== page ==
deep construction in the other two clinics. why don't you go from here from six to eleven. >> sure. thank you, mark. good evening, commissioners. this next slide just shows the bid prices for each of the six projects as compared to the 2016 budget, the city those estimates. this table was updated from the last presentation, june. the two additional projects that have now proceeded into the original phase. so much of the higher prices that we're seeing for the projects can be directly correlated to much of the covid-19 impacts that mark discussed earlier as well as some of the cost drivers that were discussed at the last meeting. i do want to spend a few minutes to discuss project four. because of the huge delta the
city's cost assessment, we recognize that we need to address this project differently than the other five projects. so the team is working together with the contractor and as well as with the design team and d.p.h. to identify engineering ideas and scope reduction concepts that were currently valuing last meeting in june. since the last meeting. the clear cost driver one, mark discussed this earlier, supply chain issues had just gotten worse in the last six months which is leading to higher costs overall on projects. additionally on cost driver
four, that was the covid-19 health order cost impacts. right now on any contractor and subcontractor are now required to show proof of vaccination. so we are starting to see some trade labor resource impacts as now all contractors have sufficient staff that's fully vaccinated. therefore, they're not allowed to work on the vsfg campus. so we're monitoring this issue as the time progresses. so this one i'll skip. mark went through that earlier as well as slide number nine. i'm happy to report there's some good news after many
months of delay on the rehab, rehabilitation project. this project has now achieved completion in november 2021. this is for the project because the start of the analysis were contingent on the completion of the project. and the rehab department can now move into a new space so all these projects are inner linked and connected. by the end of this month, we will have all the projects constructed. the department of public health lab early demo. the clinical laboratory track replacement.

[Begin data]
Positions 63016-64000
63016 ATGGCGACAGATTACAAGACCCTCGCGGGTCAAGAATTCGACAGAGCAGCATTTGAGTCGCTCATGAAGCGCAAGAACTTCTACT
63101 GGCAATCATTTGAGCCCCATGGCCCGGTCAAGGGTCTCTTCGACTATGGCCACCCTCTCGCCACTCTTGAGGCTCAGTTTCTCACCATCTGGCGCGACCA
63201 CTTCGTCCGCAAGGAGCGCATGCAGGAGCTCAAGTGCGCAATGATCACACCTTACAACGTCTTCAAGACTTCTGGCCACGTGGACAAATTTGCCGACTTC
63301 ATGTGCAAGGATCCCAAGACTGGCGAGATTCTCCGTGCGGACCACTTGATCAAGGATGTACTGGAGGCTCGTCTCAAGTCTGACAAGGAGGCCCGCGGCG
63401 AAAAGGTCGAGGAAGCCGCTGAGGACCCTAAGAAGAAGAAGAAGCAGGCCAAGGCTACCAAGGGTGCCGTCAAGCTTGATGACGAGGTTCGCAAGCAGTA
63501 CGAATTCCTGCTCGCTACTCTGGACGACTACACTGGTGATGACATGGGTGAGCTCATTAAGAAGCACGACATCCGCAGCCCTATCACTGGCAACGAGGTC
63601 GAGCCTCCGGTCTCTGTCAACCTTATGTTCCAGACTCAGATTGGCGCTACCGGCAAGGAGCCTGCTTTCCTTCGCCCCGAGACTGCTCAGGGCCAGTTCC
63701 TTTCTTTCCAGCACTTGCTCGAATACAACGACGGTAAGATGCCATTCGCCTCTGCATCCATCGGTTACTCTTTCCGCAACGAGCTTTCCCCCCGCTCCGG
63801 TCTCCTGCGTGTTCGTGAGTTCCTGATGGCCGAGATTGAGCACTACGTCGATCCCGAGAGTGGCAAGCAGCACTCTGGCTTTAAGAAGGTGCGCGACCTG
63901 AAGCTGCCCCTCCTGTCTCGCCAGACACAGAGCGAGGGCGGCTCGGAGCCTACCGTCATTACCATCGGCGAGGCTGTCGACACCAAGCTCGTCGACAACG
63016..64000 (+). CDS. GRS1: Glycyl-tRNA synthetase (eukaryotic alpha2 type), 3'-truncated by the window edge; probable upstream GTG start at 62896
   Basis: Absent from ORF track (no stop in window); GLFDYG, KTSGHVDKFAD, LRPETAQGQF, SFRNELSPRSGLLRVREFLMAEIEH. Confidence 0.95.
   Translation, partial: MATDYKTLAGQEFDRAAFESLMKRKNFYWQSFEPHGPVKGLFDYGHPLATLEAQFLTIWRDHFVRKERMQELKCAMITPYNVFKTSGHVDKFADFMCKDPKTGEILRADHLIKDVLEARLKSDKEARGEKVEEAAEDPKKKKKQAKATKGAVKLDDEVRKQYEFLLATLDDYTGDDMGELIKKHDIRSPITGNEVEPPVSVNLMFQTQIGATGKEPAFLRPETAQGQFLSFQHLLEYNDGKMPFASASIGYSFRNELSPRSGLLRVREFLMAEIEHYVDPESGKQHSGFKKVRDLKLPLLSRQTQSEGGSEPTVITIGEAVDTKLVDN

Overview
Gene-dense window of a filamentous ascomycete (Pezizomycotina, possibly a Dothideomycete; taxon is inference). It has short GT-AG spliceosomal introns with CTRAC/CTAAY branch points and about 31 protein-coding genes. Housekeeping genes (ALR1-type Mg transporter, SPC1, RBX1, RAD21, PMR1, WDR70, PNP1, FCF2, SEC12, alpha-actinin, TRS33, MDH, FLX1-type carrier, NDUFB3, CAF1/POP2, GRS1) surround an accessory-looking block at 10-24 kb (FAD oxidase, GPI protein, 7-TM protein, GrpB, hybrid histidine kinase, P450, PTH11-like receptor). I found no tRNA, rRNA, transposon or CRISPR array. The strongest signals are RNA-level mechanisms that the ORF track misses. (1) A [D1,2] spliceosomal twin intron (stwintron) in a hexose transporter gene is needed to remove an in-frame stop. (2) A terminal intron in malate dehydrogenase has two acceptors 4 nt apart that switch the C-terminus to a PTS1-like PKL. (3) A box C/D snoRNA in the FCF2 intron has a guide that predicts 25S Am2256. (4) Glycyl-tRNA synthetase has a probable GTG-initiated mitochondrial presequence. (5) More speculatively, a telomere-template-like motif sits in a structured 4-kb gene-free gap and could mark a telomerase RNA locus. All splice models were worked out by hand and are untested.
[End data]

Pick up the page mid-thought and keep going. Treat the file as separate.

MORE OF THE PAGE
and for the next eight projects some of which i discussed earlier the general contractor which will be used to deliver the next eight projects. these projects include the seismic upgrade building 89 specialties and this method was chosen primarily within one occupied building with an overlapping schedule. we're also tracking two
projects that have been we are expecting plan review for these two projects through the end of 2022. and just on the last slide. i have an update on the community health update project. the construction progress is going well. we are approximately complete. the contractor will then be mobilized and d.p.h. will relocate from the existing health center. once the building's occupied, the contract will return with an overall project completion by the end of 2022. i'm also happy to report on this project, we've received permanent power from pg&e back in november of last year which typically is typical for any project because this allows the